One of my favorites was Luna and Luz. It’s upstairs in the Plaza Don Luis so you probably won’t stumble upon it but they call themselves “modern west goods” and that’s usually a hit in my book. 

Continental Divide: Between Grants & Gallup, NM

The Continental Divide: an imaginary line down the middle of the US where all of the rainfall west of it flows to the Pacific Ocean and all the rainfall to the east of it flows to the Atlantic. And it crosses Route 66!

It’s not like you can tell it’s the Continental Divide if it weren’t for the sign, but there’s something so “classic American road trip” about taking your picture at a sign that designates something important. And it’s a very good views. 

Route 66 Auto Museum: Santa Rosa, NM

I’m not really much of a car person, but I’d read good things about the auto museum in Santa Rosa and there wasn’t much else in the area so I decided to stop and check it out. 

It’s $5 per person and IT’S TOTALLY WORTH IT. It’s one man’s private collection and I seriously couldn’t have been more impressed. Besides the cars (of which there are around 30), there’s a ton of vintage memorabilia in the warehouse and it’s well air conditioned. 

I’ll drop a bunch of photos here because I couldn’t even describe what I saw very well, but I will say that there were some teenage boys that came in with their parents while I was there and they were pretty thrilled. It’s definitely a place that the whole family can enjoy.

Where I Ate, What I Liked & Where I Would Go Next Time

Del’s Restaurant: Tucumcari, NM 

We had dinner here and went back for breakfast the next day because we like it so much. There are several restaurants on the route in Tucumcari, but this one seemed the most “alive” and was full of locals and I think that’s always a good sign. There’s a fresh salad bar at dinner and everything from diner and home cooked favorites to New Mexican specials.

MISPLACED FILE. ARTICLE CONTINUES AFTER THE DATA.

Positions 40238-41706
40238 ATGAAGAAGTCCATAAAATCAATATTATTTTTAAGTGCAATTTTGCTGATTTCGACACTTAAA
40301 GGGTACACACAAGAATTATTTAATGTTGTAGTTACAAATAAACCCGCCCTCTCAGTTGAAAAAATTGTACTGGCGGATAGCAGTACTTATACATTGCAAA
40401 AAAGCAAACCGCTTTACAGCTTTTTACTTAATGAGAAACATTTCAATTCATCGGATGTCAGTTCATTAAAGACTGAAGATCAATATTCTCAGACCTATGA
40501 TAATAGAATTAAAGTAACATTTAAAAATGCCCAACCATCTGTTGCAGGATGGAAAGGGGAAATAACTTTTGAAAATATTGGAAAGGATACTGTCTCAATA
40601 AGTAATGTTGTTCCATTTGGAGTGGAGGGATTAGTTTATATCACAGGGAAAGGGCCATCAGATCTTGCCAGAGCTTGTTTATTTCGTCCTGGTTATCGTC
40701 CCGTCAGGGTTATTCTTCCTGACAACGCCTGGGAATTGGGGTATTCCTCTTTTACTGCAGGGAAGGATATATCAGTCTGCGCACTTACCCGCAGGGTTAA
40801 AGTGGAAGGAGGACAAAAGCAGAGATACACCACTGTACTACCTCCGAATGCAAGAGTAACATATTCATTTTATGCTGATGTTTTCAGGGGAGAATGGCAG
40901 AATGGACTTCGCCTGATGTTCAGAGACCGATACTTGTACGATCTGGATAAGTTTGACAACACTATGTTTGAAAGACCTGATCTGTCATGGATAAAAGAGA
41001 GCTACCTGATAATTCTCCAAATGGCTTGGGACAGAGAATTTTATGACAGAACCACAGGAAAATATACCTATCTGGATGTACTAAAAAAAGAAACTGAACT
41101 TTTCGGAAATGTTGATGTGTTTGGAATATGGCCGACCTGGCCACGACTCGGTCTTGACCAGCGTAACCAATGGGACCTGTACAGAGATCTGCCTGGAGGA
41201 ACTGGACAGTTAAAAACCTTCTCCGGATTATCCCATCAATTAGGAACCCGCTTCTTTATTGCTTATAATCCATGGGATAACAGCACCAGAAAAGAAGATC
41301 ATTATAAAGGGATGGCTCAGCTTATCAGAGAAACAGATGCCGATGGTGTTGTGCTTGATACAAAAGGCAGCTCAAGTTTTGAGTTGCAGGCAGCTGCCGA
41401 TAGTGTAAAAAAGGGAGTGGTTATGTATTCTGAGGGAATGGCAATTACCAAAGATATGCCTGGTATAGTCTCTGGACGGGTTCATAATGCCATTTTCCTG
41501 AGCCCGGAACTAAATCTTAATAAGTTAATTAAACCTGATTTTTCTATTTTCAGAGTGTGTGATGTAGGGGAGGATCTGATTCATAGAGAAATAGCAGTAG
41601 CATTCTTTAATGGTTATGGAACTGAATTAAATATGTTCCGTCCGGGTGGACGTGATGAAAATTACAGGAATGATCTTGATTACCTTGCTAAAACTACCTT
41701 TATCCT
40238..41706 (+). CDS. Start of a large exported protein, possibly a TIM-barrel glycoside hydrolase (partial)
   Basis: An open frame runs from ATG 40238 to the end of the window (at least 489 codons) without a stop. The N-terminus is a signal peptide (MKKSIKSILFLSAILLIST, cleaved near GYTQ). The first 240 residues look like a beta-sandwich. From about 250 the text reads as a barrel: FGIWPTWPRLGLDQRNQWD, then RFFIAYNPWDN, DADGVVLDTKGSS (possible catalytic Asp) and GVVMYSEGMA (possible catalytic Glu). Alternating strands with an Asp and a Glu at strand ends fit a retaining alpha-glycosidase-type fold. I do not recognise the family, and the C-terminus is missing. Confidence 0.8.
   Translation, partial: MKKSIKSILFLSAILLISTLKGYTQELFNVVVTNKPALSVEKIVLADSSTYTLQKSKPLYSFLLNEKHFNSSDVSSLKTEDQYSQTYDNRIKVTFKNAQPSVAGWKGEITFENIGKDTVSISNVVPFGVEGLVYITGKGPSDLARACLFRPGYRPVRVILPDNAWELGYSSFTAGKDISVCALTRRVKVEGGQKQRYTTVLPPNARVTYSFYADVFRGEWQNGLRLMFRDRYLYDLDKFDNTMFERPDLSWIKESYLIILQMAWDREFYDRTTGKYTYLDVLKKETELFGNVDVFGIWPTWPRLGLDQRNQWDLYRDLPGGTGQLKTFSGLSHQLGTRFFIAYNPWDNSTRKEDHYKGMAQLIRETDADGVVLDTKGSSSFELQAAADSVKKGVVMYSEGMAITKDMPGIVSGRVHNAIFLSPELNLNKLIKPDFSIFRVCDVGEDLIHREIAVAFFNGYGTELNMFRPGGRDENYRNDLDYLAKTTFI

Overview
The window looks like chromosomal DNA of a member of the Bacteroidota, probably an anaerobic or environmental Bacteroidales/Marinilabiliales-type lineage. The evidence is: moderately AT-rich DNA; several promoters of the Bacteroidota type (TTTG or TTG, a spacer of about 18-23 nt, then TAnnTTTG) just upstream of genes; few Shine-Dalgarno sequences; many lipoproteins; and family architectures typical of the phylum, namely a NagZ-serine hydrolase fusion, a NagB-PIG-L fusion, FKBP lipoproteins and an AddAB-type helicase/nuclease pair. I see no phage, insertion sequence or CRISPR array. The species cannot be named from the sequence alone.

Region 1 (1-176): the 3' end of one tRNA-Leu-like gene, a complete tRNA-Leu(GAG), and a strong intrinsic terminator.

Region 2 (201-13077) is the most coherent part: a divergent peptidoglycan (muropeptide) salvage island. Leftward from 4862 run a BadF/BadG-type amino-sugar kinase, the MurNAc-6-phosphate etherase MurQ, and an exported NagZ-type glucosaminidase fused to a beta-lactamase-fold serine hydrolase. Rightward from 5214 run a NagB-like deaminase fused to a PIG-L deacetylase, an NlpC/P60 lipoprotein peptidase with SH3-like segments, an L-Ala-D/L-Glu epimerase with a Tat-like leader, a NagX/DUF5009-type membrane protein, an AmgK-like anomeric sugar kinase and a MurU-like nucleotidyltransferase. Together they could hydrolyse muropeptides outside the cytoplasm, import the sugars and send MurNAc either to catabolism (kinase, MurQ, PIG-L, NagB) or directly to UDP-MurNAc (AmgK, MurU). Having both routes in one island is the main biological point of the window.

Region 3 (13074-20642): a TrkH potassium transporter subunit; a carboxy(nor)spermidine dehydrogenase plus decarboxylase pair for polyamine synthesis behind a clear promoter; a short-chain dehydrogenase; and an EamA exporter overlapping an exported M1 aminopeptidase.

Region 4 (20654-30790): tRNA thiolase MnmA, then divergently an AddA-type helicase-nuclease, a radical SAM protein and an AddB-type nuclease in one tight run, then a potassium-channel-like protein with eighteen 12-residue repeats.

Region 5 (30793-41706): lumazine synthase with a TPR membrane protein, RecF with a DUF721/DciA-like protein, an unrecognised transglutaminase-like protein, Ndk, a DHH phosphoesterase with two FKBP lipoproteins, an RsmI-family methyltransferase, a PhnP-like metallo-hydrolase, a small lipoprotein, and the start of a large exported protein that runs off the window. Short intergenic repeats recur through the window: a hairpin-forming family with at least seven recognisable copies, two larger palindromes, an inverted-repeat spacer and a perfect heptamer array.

Breakfast was really solid…try the pancakes!

The Dog House: Albuquerque, NM

Route 66 is chock full of diners, dives, and drive-ins (hey somebody should make a show about that ; ) but the Dog House in Albuquerque is on my short list of best places on the entire route. 

For starters, have you ever seen a BETTER neon sign? I don’t think so. 

Next up, any place that serves burgers, fries, chili dogs, milkshakes, etc. to me in my car is a winner. The food was VERY good here and the car hops were friendly and speedy. There just aren’t many places anymore that have carhops so it’s more fun than a drive thru or a walk up window. 

Frontier Cafe: Albuquerque, NM

After reading about all of the Route 66 famous breakfast spots in Albuquerque, I decided to go with the Frontier Cafe. It’s newer than some (opened in the 70s) so it doesn’t get as much talk as other spots, but it’s the place that looked most interesting to me. It’s right across from the University of New Mexico campus so it’s always hopping and it’s got a diverse clientele…students, old men with newspapers under their arms, families, etc. 

Order at the counter and wait until they call your number. The breakfast burrito and pancakes were a solid combo.

El Rancho Hotel: Gallup, NM

This is a don’t miss for the history of this place alone and if you’re not spending the night you 100% need to at least stop and have a meal here. Also, I love that while they do have burgers and some diner food, the menu and specials focus on New Mexican classics so it’s a nice break. 

This place really plays up its hollywood heritage so take a few minutes to wander around and look at all of the old photos. 

And I highly recommend the “Rita Moreno” enchiladas. 

Places I Would Actually Stay

I’ve mentioned before, but most of those $79/night roadside motels just aren’t for me. It has to be something pretty special to peak my interest and mostly I prefer something a little nicer. 

That being said, New Mexico has several big time “vintage Route 66 motels” that I would (and did) actually stay in. 

Blue Swallow Inn: Tucumcari, NM

Staying overnight at the Blue Swallow Inn should be at the tippy top of every Route 66 traveler’s bucket list. It’s been so pristinely preserved that it feels like it could be a movie set or in a museum or theme park (hello ever been to Carsland at Disneyland??), but it has such a great community atmosphere. Make reservations well in advance because it only has a dozen or so rooms and regularly sells out during peak travel seasons. 

Motel Safari: Tucumcari, NM

Looks super cute and very well maintained! Mid century modern vibes (which I love) and the rooms look a bit more modern than the Blue Swallow. 

El Vado Motel: Albuquerque, NM